Poll: 60 percent of auto parts suppliers expect layoffs if strike extends

Oct. 5, 2023
The Motor & Equipment Manufacturers Association poll respondents said layoffs could come by mid-October; 30 percent have already laid off workers.
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By Karen Hanna

An industry association poll reveals parts suppliers are starting to feel significant pain from the United Auto Workers (UAW) strike.

In a poll of its members, the Motor & Equipment Manufacturers Association (MEMA) found about 60 percent of suppliers expect to lay off workers by mid-October if the strike continues. Already, 30 percent of suppliers have laid off employees due to the strike, according to an Oct. 3 press release.

Since announcing targeted walkouts of select Stellantis, Ford and General Motors (GM) plants on Sept. 15, the UAW has on each subsequent Friday expanded its strike to hit more plants. In a UAW press release dated Sept. 22, before the latest expansion, the UAW indicated around 18,600 workers were on strike.

According to MEMA, vehicle suppliers employ over 900,000 workers and contribute 2.5 percent of the U.S. Gross Domestic Product.

Kelly Goodsel, CEO and president of Viking Plastics, Corry, Pa., told Plastics Machinery & Manufacturing on Sept. 29 he thinks many suppliers won’t be able to able to weather a long strike.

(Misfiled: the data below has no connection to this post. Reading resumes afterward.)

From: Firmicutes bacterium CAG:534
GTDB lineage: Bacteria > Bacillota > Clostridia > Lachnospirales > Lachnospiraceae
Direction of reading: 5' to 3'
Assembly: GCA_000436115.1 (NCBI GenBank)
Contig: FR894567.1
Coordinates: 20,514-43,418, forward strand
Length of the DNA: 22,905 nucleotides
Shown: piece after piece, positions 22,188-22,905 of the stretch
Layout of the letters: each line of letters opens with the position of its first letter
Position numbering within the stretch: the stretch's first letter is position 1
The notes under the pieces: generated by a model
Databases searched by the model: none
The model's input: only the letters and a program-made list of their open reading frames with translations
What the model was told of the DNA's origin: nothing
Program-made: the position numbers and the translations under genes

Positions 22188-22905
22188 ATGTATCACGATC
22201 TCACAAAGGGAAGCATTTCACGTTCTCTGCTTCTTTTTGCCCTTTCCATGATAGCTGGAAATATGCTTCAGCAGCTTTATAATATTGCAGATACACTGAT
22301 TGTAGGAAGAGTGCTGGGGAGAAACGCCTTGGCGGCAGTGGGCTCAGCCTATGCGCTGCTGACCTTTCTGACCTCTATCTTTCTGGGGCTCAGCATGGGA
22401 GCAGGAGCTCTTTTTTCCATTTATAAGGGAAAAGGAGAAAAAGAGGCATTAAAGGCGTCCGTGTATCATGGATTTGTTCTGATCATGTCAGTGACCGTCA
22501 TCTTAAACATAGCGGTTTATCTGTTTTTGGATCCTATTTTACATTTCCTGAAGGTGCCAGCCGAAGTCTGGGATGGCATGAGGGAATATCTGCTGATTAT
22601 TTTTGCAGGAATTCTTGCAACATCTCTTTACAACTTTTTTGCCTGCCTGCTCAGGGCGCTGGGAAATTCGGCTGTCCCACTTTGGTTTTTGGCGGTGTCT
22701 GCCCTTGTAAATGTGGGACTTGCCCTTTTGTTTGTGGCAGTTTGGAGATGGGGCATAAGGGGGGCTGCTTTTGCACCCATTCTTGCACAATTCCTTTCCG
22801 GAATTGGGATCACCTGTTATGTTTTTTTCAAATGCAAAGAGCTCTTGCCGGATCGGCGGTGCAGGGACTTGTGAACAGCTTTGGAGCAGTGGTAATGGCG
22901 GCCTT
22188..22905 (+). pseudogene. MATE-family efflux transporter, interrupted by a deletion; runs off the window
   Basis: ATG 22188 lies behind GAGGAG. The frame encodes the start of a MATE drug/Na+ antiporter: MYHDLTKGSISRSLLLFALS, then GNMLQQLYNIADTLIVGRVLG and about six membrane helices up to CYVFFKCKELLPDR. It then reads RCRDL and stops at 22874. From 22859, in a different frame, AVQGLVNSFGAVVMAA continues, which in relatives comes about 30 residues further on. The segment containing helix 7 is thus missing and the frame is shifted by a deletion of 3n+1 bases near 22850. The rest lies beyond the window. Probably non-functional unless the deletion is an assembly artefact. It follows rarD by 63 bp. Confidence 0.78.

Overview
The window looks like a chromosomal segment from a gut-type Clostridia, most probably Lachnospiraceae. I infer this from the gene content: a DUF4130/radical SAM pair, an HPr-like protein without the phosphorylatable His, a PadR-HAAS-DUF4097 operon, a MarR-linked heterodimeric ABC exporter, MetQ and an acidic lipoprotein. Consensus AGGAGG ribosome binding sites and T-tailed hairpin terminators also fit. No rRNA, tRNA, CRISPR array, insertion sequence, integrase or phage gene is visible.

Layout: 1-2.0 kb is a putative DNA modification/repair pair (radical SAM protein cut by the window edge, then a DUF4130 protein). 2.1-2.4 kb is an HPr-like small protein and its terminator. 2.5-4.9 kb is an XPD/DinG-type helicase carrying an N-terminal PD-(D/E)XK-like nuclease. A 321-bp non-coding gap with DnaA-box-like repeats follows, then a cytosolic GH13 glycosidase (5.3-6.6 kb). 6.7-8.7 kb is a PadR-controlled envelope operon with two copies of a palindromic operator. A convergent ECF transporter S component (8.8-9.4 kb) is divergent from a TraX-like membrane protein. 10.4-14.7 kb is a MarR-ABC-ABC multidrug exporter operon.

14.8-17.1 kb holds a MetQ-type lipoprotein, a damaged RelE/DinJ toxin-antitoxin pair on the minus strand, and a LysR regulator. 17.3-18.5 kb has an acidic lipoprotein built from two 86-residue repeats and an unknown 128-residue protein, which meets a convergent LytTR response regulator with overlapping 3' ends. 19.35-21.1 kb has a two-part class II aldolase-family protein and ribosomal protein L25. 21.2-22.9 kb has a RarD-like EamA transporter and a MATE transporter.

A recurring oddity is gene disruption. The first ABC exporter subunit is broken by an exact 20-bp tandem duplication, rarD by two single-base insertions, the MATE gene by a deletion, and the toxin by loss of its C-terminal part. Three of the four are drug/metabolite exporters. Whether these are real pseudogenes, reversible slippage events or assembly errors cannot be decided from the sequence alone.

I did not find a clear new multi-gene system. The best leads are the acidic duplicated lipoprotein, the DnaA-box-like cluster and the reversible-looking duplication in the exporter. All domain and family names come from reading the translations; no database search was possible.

“There are going to be suppliers — small, medium, and large suppliers — that if this isn't resolved, in the next, call it four to six weeks, that by the end of the year, they’'re going to be out of business,” said Goodsel, who warned the strike could have lingering impacts on the automotive supply chain.

According to MEMA’s survey, more than 50 percent of idled suppliers said they would need at least a week to ramp up production to return to pre-strike levels once the strike ends. The association said it is working with the White House to develop a plan to support smaller suppliers making less than $200 million in revenue. 

Karen Hanna, senior staff reporter

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About the Author

Karen Hanna | Senior Staff Reporter

Senior Staff Reporter Karen Hanna covers injection molding, molds and tooling, processors, workforce and other topics, and writes features including In Other Words and Problem Solved for Plastics Machinery & Manufacturing, Plastics Recycling and The Journal of Blow Molding. She has more than 15 years of experience in daily and magazine journalism.